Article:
The Nittany Lion Shrine

If you visit a Penn State campus this summer, one of the must-do items to check off your list is take a picture with the Nittany Lion Shrine.

Sculpting of the first Nittany Lion statue

Sculptor Heinz Warnecke turns a 13-ton block of Indiana limestone into the beloved symbol of Penn State.

The Nittany Lion Shrine celebrated the 70th anniversary of its dedication last year. It was a gift from the Class of 1940, which took two years to sculpt and was dedicated to Penn State at the homecoming ceremonies of 1942.

The history of the lion mascot goes back to 1904, when Harrison D. “Joe” Mason, a varsity baseball player of the Class of 1907, visited Princeton for a game. Encouraged by the opposing team’s mascot, the Princeton Tiger, Mason came up with the Nittany mountain lion on the spot, calling it the “fiercest beast of them all.”

The word Nittany is said to be derived from the Indian words meaning “protective barrier against the elements.” Penn State University Park is located in the Nittany Valley, and Mount Nittany can be seen from some eastern points on campus. While the mountain lion used to roam the valley in the mid-19th century, it became extinct about 25 years after the University was founded in 1855.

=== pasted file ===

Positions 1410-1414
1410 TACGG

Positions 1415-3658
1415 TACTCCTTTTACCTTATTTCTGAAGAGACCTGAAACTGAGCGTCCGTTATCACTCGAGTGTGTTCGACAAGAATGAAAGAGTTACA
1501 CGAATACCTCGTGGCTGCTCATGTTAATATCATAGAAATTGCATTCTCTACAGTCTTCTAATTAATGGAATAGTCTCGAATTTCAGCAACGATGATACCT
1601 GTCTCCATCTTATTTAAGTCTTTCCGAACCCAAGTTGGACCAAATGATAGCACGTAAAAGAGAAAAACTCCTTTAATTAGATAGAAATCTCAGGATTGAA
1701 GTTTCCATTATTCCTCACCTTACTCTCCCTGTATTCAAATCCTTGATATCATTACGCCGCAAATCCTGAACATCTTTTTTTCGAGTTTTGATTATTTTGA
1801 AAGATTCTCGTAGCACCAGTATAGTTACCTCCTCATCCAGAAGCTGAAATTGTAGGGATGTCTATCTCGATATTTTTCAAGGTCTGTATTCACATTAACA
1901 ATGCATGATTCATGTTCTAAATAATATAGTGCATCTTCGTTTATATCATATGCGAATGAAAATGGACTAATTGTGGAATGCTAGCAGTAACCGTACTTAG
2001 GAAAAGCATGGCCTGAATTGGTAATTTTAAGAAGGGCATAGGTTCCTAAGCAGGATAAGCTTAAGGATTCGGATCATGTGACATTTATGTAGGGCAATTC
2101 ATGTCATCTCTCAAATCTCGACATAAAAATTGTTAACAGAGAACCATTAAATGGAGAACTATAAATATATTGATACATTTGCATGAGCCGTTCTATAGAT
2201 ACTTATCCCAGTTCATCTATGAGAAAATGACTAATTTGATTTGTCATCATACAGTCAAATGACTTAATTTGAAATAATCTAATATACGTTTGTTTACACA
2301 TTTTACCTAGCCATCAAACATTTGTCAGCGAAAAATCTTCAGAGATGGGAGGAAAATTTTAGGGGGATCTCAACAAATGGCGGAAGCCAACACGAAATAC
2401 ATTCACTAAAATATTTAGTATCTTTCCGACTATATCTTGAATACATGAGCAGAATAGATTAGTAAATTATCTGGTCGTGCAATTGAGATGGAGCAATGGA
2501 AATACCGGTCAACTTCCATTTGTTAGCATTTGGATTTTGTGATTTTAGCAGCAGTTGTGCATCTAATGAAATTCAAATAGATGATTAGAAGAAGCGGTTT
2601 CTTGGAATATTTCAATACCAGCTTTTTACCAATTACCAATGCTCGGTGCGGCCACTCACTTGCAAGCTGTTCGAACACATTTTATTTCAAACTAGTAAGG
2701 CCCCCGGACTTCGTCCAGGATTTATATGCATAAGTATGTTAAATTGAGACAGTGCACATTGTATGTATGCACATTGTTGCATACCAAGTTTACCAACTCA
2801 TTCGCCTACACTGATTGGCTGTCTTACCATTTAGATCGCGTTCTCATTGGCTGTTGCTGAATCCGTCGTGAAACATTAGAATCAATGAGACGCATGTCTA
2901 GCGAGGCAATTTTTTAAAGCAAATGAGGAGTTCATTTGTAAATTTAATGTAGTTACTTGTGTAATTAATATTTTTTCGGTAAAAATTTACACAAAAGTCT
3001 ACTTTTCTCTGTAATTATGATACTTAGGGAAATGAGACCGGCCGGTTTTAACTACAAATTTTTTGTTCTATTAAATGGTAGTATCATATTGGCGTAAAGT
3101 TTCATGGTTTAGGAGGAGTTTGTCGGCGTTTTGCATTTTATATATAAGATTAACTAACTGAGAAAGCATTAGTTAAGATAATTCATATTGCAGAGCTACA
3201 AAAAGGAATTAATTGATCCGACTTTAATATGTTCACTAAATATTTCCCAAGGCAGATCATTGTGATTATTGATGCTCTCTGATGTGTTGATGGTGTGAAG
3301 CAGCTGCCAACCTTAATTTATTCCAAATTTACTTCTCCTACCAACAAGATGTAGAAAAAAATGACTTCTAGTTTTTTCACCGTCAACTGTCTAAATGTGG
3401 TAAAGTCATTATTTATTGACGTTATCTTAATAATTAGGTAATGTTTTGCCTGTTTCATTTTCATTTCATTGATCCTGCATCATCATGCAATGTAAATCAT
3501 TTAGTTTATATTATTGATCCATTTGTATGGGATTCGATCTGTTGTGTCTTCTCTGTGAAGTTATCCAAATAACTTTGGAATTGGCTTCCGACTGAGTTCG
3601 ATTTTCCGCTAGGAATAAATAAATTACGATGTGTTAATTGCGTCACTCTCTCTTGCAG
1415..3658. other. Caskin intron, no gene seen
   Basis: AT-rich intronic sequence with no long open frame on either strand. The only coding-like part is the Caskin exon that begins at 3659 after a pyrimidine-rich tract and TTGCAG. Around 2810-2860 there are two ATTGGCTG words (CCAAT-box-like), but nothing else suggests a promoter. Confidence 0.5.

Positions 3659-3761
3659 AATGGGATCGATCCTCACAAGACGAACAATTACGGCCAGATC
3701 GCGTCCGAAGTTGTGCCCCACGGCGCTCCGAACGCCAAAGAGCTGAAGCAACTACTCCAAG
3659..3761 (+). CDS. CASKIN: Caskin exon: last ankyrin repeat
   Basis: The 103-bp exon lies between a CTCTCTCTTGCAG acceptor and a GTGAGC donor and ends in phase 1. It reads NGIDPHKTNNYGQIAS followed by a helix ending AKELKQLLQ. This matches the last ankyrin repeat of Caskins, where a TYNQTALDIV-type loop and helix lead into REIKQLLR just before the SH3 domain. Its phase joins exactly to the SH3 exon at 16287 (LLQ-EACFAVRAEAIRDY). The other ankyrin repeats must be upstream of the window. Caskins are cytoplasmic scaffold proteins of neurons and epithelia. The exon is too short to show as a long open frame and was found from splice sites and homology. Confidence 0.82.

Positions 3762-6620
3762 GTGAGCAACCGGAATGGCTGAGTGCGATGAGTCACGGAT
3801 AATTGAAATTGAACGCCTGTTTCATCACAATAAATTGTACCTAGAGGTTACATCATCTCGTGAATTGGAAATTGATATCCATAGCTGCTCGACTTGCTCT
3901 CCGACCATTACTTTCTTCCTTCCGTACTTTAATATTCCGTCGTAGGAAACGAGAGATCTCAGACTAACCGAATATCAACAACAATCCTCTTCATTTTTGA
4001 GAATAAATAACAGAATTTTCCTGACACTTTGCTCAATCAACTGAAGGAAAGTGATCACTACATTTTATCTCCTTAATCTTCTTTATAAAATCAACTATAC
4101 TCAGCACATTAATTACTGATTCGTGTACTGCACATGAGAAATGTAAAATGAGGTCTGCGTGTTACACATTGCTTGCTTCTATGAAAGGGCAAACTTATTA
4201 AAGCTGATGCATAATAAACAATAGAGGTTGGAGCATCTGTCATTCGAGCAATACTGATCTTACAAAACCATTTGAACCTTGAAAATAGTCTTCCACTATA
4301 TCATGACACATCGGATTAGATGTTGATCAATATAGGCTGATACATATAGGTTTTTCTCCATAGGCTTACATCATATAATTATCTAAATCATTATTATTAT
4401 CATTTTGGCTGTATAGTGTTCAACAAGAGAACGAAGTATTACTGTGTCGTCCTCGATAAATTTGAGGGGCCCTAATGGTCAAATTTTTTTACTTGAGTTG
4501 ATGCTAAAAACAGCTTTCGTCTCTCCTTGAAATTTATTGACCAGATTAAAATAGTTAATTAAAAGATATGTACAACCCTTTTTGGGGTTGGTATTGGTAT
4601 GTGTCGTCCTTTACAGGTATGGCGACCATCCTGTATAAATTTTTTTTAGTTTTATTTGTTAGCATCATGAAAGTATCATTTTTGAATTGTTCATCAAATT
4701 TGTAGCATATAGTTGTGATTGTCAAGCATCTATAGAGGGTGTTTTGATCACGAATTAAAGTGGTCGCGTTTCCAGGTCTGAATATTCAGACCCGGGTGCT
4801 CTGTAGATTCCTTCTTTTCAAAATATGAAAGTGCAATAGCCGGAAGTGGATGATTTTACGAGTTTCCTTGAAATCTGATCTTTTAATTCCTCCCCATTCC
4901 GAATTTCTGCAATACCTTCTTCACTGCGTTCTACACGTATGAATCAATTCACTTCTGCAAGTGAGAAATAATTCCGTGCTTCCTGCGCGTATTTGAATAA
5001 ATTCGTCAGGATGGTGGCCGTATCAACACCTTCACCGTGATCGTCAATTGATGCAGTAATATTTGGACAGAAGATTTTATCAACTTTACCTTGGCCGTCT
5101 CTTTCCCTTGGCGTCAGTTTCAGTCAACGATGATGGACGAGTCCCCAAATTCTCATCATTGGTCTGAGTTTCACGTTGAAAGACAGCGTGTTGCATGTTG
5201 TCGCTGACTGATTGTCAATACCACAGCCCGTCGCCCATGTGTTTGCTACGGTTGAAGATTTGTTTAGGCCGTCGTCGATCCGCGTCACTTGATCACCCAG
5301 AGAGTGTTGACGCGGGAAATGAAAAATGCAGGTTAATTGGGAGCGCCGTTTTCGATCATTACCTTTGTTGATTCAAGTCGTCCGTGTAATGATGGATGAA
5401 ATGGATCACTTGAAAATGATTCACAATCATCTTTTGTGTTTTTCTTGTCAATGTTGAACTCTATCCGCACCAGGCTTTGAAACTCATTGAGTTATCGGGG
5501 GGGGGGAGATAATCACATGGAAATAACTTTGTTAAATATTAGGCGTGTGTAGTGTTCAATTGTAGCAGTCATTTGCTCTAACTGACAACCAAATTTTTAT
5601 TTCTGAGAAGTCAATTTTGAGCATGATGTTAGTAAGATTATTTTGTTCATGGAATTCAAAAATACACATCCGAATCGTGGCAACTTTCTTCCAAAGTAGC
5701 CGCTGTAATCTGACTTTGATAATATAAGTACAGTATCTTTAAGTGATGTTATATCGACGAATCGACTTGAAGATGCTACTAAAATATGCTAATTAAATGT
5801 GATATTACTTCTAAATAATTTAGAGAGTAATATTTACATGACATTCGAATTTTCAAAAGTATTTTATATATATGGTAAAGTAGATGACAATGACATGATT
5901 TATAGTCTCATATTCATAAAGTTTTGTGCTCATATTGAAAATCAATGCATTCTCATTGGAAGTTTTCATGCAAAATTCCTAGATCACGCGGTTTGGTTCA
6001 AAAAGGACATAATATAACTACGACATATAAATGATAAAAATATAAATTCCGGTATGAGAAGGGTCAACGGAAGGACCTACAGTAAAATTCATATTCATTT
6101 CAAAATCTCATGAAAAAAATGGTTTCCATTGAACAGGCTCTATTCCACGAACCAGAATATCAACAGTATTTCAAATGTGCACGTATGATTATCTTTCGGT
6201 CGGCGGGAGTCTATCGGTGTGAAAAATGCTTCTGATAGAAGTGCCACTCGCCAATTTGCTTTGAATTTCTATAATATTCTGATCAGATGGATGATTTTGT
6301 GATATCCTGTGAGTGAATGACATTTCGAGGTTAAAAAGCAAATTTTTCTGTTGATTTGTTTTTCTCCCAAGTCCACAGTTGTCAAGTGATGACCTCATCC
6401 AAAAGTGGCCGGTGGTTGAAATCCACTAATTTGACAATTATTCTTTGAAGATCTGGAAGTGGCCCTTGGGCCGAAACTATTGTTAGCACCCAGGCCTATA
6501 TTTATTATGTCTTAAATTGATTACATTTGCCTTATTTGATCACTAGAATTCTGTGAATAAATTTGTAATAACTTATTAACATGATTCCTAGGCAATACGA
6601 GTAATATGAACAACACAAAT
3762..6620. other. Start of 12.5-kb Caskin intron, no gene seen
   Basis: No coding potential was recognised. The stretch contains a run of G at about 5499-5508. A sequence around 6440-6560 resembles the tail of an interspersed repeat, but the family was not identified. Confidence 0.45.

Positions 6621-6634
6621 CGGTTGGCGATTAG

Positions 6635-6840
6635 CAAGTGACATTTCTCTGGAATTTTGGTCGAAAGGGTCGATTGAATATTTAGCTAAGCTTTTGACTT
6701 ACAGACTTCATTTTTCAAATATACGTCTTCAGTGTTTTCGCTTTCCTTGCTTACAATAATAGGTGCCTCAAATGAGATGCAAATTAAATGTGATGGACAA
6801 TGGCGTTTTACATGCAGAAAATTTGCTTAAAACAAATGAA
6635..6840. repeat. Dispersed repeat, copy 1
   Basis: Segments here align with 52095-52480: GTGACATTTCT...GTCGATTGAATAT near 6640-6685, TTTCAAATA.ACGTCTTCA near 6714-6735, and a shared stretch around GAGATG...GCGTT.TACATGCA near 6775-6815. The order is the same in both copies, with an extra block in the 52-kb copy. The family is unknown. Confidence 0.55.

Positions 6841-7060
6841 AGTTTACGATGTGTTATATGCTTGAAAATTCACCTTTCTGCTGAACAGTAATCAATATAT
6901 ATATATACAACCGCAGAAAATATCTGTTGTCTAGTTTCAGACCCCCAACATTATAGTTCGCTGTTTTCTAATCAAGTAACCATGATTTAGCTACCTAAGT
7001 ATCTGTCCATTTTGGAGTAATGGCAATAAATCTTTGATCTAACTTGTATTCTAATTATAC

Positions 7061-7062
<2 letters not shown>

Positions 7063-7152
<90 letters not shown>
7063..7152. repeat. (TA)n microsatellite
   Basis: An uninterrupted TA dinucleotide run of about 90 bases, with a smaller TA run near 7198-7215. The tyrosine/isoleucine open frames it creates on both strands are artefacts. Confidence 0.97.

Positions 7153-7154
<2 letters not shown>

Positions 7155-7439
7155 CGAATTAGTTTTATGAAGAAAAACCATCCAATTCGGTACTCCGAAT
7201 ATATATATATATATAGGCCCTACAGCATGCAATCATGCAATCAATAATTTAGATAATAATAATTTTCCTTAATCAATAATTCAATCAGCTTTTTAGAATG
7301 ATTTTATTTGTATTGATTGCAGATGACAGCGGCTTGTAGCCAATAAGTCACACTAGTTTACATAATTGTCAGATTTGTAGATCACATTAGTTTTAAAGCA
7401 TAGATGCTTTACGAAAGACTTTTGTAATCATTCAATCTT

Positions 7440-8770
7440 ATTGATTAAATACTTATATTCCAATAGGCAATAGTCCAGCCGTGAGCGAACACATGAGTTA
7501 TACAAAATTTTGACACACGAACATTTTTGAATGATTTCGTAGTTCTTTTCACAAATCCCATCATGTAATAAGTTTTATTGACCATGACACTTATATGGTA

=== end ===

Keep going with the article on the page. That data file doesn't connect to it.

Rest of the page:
Nittany Lion Shrine at Hazleton campus

The Nittany Lion Shrine at Penn State Hazleton.

Thus, upon Mason’s return to Penn State (after having defeated Princeton), the adoption of the mascot was almost immediate and without vote, since the idea of a Nittany Lion was universally accepted as an engrained part of the community by students, faculty, and townspeople.

After the completion of the original statue in 1942, replicas of this original lion have been created and each Penn State campus has a shrine of its own, making it a popular symbol that represents Penn State all over the world.

The University Park Lion Shrine is being renovated as a gift by the Class of 2012.

The University Park Lion Shrine is being renovated as a gift by the Class of 2012.

As senior gift to Penn State by the Class of 2012, the area around the statue at University Park is currently being renovated to include improved lighting, enhanced accessibility, and landscaping. This gift means that the shrine at University Park is closed to visitors – and for pictures! – for the summer, and it will not open until August 5, 2013 (update: the Shrine is now scheduled to open on Sept. 6, 2013).

If you make it to a Penn State campus this summer, or visit to University Park closer to the fall, look for the shrine and take picture to mark the first of your many Penn State traditions!

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